My second way of keeping track of breeding activity is to split the flock into the groups I want for each ram, and to mark the ewes with a dot on the wither just before breeding starts. I tend to use colors that will match or will somewhat match the color of the tags of the future lambs that I described in my previous Small Farms Quarterly article, “How Crayons Inspired My Sheep Tracking System.” For instance, all my ewe lambs born to “Slick” will receive a fuchsia-colored ear tag. The ewes to be bred by him will receive a red dot on the wither. All ewes bred by “Outback” receive an orange dot because his female off-spring will get salmon-colored tags. As silly as it may sound, that is helpful later when I tag their lambs. Usually, I omit putting a dot on the largest group of ewes because all ewes without a dot will have been bred by yet another ram. That saves me some spray paint and some expense.
Eachgroup of ewes and one ram will stay separate for about one breeding cycle, which is on average 17 to 19 days long but can last for individual ewes up to 21 days. Usually, I go with the 21 days to maximize the use of my rams. That means all ewes will have come into season and will be bred once. After these three weeks, I take the rams out and let all ewes join back together. Keeping the groups separated for a longer time than these three weeks becomes unsustainable for me. A few ewes will not have become pregnant and will return to season. These ewes will in the coming three weeks be bred a second time by a ram that is now with all the ewes. He will wear a breeding harness so that I can keep track of those ewes that were re-bred. The harness stays on the ram for a second cycle or 21 days. He will remain with the flock after that and on rare occasions, a ewe will return to season a second time and thus be bred for the third time. Returning to season is not that unusual. However, needing three or more cycles to stay pregnant is undesirable. This is likely a ewe that will be culled.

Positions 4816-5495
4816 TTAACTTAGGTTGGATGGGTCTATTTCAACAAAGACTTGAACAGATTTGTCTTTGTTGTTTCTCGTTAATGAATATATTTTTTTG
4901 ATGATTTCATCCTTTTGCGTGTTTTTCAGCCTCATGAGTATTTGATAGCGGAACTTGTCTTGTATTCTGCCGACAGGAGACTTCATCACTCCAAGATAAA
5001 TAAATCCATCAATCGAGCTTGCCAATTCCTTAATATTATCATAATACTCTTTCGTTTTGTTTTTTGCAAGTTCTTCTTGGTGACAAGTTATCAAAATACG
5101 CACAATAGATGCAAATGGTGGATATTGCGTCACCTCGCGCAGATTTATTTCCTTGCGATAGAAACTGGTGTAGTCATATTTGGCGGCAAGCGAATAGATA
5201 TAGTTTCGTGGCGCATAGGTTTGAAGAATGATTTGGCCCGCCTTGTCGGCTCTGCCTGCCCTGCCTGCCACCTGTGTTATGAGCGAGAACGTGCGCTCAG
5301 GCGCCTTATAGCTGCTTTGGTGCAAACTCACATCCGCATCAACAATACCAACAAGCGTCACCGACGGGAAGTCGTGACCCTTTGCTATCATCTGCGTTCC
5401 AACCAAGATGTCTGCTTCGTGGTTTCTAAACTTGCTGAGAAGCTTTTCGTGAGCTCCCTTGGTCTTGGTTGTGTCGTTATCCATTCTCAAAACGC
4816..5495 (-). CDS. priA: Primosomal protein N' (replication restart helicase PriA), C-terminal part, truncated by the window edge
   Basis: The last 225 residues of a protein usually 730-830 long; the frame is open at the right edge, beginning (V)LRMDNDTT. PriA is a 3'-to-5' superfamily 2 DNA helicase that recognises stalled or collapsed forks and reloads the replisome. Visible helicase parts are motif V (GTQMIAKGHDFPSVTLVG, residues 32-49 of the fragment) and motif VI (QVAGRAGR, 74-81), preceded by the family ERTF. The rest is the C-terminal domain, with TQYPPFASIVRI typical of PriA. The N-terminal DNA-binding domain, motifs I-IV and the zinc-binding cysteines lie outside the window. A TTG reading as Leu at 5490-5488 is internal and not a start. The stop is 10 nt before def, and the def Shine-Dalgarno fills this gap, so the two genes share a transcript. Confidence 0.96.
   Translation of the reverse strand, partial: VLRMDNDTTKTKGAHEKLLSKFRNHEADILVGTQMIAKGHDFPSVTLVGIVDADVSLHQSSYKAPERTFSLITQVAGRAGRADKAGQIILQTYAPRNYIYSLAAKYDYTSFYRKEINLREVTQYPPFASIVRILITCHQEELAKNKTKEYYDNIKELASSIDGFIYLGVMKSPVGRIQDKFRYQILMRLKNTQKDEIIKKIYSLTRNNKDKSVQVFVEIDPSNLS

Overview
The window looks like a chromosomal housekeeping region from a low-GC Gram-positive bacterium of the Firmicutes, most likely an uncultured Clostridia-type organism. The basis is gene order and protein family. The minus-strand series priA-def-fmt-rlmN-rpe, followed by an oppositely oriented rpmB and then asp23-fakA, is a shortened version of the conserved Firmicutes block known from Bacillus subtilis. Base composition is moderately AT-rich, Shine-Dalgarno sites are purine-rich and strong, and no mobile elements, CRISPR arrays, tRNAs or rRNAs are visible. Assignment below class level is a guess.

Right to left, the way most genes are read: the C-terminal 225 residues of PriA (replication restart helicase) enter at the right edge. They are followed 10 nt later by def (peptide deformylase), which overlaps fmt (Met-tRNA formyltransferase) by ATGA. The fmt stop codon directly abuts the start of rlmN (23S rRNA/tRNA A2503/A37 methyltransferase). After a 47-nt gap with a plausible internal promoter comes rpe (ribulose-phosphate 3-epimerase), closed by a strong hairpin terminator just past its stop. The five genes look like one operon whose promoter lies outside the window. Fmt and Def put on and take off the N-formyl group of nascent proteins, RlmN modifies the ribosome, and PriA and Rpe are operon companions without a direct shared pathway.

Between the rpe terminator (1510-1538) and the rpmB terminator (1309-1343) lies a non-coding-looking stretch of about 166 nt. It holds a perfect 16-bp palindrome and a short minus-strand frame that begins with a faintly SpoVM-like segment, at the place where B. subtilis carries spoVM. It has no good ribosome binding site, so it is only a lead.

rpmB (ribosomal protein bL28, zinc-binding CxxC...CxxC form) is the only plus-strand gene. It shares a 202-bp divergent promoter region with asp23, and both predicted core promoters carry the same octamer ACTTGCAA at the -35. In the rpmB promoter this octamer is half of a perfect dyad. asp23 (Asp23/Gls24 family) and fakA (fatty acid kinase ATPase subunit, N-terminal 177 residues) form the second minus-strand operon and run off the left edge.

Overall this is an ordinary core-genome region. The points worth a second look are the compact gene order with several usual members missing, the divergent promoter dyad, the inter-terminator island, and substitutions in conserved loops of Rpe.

I am aware of sheep farmers who find that approach too cumbersome and too management intensive. Perhaps you too may feel that way. However, think about it this way: inbreeding brings genetic faults to show while genetic diversity does not. If your ram breeds some of his own daughters and just one lamb shows a genetic default that will keep it from thriving or even living, you lost income. To me, the extra time spent, and the extra management skill needed, is well worth the effort. If I still haven’t convinced you, there is another approach you can use. You can use a ram lamb one season, then castrate him and turn him into burger meat, and use a new ram the following year. That can be done year after year.